The biggest story in science last week had to be the announcement of the ‘creation of the first synthetic life form’.  This is a bit of an elaboration of the truth in order to make a good headline (see last post for more examples of this), as the only synthetic bit was the genome of the bacteria, but let’s not belittle the achievement!

Dr Venter and his team say that they will be able to engineer bacteria that could benefit mankind by carrying out the breakdown of waste or clearing up carbon dioxide emissions.  Some opposers of the breakthrough say that Venter is ‘playing God’, others are worried about what happens if these bacteria ‘escape’ and pass their artificial genome onto other bacteria, or if this technology gets into the wrong hands and is used to create bio-weapons.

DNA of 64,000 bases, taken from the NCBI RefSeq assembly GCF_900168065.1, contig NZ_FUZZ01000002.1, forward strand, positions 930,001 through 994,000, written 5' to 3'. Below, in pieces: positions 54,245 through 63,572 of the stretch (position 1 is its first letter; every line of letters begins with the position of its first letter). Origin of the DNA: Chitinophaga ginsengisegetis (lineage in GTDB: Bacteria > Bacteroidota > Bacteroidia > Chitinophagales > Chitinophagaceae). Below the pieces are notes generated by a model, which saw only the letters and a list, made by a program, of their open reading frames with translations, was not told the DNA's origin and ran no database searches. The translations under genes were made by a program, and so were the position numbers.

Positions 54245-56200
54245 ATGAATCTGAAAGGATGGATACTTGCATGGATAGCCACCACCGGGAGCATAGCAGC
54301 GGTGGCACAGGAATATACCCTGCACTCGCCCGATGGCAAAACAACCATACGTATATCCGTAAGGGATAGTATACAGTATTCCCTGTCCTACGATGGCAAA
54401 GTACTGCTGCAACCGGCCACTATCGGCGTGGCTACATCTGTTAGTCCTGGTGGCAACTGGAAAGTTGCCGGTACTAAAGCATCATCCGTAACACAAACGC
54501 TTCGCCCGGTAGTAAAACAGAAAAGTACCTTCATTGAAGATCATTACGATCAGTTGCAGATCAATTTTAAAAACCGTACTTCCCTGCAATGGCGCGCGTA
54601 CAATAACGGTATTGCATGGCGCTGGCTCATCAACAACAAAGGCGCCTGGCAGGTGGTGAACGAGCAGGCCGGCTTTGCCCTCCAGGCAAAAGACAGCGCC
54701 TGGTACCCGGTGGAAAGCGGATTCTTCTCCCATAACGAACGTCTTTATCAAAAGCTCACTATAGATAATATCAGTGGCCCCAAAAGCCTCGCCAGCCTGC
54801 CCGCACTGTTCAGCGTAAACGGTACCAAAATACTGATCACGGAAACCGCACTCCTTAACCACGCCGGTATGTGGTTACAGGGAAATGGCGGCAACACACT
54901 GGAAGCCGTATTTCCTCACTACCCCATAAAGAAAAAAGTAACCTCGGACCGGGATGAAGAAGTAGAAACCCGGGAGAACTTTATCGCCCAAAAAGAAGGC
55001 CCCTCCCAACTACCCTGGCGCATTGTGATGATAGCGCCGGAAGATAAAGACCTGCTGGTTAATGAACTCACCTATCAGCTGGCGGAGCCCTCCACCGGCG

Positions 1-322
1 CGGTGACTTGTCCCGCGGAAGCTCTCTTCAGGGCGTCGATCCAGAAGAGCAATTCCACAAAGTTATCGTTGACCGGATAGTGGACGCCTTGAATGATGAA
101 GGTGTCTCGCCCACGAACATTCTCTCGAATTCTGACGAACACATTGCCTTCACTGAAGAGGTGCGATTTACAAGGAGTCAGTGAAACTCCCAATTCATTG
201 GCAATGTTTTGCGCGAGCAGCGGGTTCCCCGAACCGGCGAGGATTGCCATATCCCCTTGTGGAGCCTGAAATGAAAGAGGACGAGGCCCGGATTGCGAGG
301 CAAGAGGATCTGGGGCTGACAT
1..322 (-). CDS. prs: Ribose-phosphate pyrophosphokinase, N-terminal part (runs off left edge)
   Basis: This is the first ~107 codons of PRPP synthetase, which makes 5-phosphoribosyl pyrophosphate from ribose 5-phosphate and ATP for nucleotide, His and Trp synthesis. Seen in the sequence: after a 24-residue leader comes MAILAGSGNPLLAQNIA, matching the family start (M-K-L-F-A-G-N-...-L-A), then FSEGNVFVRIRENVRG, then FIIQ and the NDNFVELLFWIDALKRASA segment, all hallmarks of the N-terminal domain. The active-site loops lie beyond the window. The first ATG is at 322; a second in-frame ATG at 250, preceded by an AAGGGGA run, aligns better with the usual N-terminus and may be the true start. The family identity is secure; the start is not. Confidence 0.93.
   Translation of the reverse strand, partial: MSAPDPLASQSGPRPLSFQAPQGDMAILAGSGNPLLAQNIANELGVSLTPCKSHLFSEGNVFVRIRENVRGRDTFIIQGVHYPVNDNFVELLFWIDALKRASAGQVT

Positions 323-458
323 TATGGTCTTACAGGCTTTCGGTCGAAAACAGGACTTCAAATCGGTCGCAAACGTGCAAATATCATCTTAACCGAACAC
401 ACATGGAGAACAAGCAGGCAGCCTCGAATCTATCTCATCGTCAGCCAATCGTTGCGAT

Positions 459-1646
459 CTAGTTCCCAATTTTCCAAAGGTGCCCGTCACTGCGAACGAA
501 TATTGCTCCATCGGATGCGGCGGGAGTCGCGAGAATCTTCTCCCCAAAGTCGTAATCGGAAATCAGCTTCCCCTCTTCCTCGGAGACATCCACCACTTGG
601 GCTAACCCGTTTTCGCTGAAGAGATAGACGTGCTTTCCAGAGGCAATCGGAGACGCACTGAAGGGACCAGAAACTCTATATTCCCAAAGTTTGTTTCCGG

There are many applications of this story when teaching biology.  The actual technique used, at a basic level, is easy enough for GCSE students to understand and is a great application of their knowledge of DNA and chromosomal structure.  The PowerPoint is an example of this.  It shows the students how the procedure was carried out, testing their understanding of genetics along the way.

It is also useful when talking about the Human Genome Project as Venter’s team had to sequence the genome of the bacteria first before they could re-create its DNA from synthetic bases.  Now we know the human genome – will it soon be possible to create synthetic human cells, maybe even artificial organs?

There is also opportunity for a debate on the ethics of this new procedure.  Scientists can now create bacteria with a genome of their design.  Is this an exciting step into the future or a frightening step too far?  This page has some interesting viewpoints on this.

Related posts:

  1. My two Mums
  2. Building with BioBricks
  3. What’s the beef? Is cloning cows cruel?
  4. Can our genes tell us our death date?
  5. Vampire biology